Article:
Freewaregenius rises from the ashes!


After being offline for most of the past week, Freewaregenius is finally back online. I am hoping at this point that all the issues are resolved. The site should be running faster than it was before. There is a blank space on the upper right where my Ajax navigation tabs used to be that is not looking too good, but that will be remedied soon. I am looking into new designs/Wordpress themes so the site’s look and feel may change in the coming weeks.

My site first went offline Dec 30th. At first I thought it was a vanilla, run of the mill outage most probably due to a traffic spike (my last posting, “Ten lesser known “must have” free programs, part 1” was generally well-received in the blogosphere and featured on Lifehacker). Alas the problem turned out to be some sort of server “meltdown” where the host computer’s hard drive (and my site data on it) were simply inaccessible. This all was taking place on Dec 30th and 31st, needless to say not the most convenient time. Nonetheless the guy from my previous hosting company (hi Greg), bless his heart, was working late into New Year’s eve trying to get my data out (the last backup we had was taken in October). He finally managed to retrieve a snapshot of my site as it was on Nov 17th, with approx 20 postings and comments wiped out. If you find that a comment that you made is gone, that would be the reason.

My first response was to kick into gear re-creating the missing postings from saved files on my desktop (and at least some comments from cached versions of the pages saved by Google). This was much more time consuming than I thought, but I was thinking that at least its doable and that when all content is recreated the problem would be solved. Alas, this was not to be. Although it was missing some content, my site was now back but it was consuming too much of the shared server’s resources, resulting in it being bumped offline again. This was not a new issue, but we had previously solved it by using WordPress’s “Super Cache Plugin“. Except this time the caching did not seem to work for some reason. Murphy’s law in action. Most annoying of all, whenever my site was pulled offline it was replaced with a message that said something like “contact billing department”, making it seem like all of this was happening because I hadn’t paid the bills. Grrrr!!!

I therefore needed to go into my site’s code and either optimize it or remove whatever was using so much of the server’s CPU resources – a time consuming task which I am certainly not the best candidate to perform, but I was determined to get the problem fixed. After making the site inaccessible to the outside world I went about disabling unnecessary plugins, but this was not going to solve the problem. I realized that the culprit may be my Ajax navigation (which I had paid someone to implement for me about 6 months ago), and decided to remove it altogether. In any case I had been doubting its usefulness/efficacy since its inception, and was not sad to see it go. Many hours later I was able to take it out, and my site did indeed seem to load up much faster than before. I was certain that there would be no more problems and informed my host company that the problem was 100% solved (the guy had understandable concerns at this point that my site was again going to hog the resources of the shared server and slow down other customers’ sites). Less than 24 hours after the site was re-instated it was pulled down again for the same reason: was still using too much resources.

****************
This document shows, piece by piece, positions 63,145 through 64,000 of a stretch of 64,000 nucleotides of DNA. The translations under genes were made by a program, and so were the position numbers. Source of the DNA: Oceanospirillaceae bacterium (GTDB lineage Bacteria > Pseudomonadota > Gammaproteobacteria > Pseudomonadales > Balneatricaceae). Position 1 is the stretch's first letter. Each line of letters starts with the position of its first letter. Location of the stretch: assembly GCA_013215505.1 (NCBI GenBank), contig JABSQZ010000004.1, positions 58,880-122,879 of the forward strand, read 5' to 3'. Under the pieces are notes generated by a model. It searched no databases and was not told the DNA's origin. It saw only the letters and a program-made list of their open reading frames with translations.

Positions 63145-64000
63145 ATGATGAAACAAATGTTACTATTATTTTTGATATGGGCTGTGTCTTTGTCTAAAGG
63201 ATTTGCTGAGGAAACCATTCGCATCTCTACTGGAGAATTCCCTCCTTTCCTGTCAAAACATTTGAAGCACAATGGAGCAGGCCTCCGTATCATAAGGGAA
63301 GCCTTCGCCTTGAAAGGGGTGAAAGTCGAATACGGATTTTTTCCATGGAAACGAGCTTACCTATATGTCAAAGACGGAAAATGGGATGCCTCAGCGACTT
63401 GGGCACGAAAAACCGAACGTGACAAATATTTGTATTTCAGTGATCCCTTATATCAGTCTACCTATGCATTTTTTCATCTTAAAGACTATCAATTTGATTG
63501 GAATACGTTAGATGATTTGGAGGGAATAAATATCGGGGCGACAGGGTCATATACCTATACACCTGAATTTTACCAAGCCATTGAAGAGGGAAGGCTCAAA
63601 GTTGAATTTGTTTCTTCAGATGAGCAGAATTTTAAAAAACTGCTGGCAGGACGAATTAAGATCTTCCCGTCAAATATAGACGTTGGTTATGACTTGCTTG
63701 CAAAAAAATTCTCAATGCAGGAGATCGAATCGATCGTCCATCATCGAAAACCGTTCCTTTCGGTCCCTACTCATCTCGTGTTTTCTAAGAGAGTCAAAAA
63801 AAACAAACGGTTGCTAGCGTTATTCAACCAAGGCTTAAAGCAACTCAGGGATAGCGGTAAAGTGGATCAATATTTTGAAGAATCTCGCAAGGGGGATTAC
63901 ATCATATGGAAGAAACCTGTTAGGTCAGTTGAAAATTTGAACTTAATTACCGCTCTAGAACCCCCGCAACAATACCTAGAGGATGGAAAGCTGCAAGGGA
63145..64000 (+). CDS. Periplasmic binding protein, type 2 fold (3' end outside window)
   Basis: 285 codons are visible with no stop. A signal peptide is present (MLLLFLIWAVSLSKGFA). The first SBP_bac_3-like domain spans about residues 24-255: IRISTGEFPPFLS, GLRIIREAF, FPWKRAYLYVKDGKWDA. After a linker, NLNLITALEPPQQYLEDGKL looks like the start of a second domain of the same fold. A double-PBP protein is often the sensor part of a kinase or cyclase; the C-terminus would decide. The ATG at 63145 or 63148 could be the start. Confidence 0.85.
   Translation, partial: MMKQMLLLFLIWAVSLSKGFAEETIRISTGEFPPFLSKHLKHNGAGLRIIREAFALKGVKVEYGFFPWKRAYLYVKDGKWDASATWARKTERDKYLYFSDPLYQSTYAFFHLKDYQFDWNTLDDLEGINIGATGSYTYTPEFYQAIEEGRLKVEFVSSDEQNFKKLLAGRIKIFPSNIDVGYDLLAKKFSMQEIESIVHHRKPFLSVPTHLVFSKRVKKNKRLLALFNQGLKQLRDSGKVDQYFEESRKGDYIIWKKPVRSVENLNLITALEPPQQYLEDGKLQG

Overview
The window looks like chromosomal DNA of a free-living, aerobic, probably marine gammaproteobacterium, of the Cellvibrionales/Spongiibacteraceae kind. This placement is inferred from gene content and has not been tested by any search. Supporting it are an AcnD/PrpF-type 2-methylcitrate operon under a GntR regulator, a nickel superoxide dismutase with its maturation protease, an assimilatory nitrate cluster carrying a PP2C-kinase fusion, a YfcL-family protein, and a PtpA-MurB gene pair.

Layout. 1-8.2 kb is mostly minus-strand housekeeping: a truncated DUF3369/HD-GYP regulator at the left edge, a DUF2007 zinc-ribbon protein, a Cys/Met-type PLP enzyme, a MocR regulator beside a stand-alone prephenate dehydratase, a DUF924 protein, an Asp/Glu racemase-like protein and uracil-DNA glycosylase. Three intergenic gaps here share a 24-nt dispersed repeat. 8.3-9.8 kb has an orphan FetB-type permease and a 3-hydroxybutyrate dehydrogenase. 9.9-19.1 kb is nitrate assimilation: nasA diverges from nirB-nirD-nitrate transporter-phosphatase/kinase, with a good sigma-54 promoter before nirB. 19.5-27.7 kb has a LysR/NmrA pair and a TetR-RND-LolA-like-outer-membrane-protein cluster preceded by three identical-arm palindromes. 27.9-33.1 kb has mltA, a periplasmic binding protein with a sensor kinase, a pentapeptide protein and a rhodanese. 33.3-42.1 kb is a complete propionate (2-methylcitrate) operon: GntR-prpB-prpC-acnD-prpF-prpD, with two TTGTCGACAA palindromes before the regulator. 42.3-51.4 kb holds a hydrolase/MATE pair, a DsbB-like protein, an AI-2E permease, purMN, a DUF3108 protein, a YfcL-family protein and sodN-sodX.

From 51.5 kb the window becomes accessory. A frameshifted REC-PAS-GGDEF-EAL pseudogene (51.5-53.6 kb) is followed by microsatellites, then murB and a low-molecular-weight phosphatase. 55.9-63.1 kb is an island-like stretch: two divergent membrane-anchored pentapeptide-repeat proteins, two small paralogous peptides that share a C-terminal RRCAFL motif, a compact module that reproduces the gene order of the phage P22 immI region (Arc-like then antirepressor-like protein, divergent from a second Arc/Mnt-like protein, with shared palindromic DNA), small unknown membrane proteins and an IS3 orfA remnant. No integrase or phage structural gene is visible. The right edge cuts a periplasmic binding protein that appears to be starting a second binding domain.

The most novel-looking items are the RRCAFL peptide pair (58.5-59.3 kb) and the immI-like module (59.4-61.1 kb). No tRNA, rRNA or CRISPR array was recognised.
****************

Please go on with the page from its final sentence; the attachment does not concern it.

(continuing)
It was also at this point that my previous host told me that he couldn’t host my site on a shared server anymore. This was not so bad because in actuality I had been researching hosting options for days and had come to the conclusion that I probably needed to move to a host that was better able to deal with traffic spikes like the ones I occasionally got. I chose Media Temple, which in fact was recommended by one of my readers the first time that I switched hosts (thanks Devon). These guys apparently use a “grid” structure where servers are inter-connected and idle servers can chip in and help servers that are in need of resources if the need arises. They also host a lot of high-traffic blogs that were familiar to me and, moreover, I figured that if I ever needed to move to virtual private hosting their package was extremely reasonably priced.

I hope that all the issues are resolved now; during the past few days I have made many changes, including changing hosts, removing inefficient elements from the site (including the Ajax navigation), upgrading WordPress to the latest version and disabling unnecessary plugins. I realize that a lot more can be done to make it more efficient; hopefully will get there sooner rather than later. Thanks to reader Alfred for recommending Yslow in a previous postings comment section. Yslow is a Firefox plugin that analyses a site’s performance and provides recommendations to make it better; the analysis was very interesting, although it would have been more useful to someone who knows more about building websites than I do.

A part of me still thinks that the problem will somehow manage to reappear and continue to haunt me, but still, I am hopeful. I am also looking to change the site template and to reinstate some sort of navigation widget in that black space in the upper right, but one that was not a resource hog and did not slow the site down. Keeping my fingers crossed!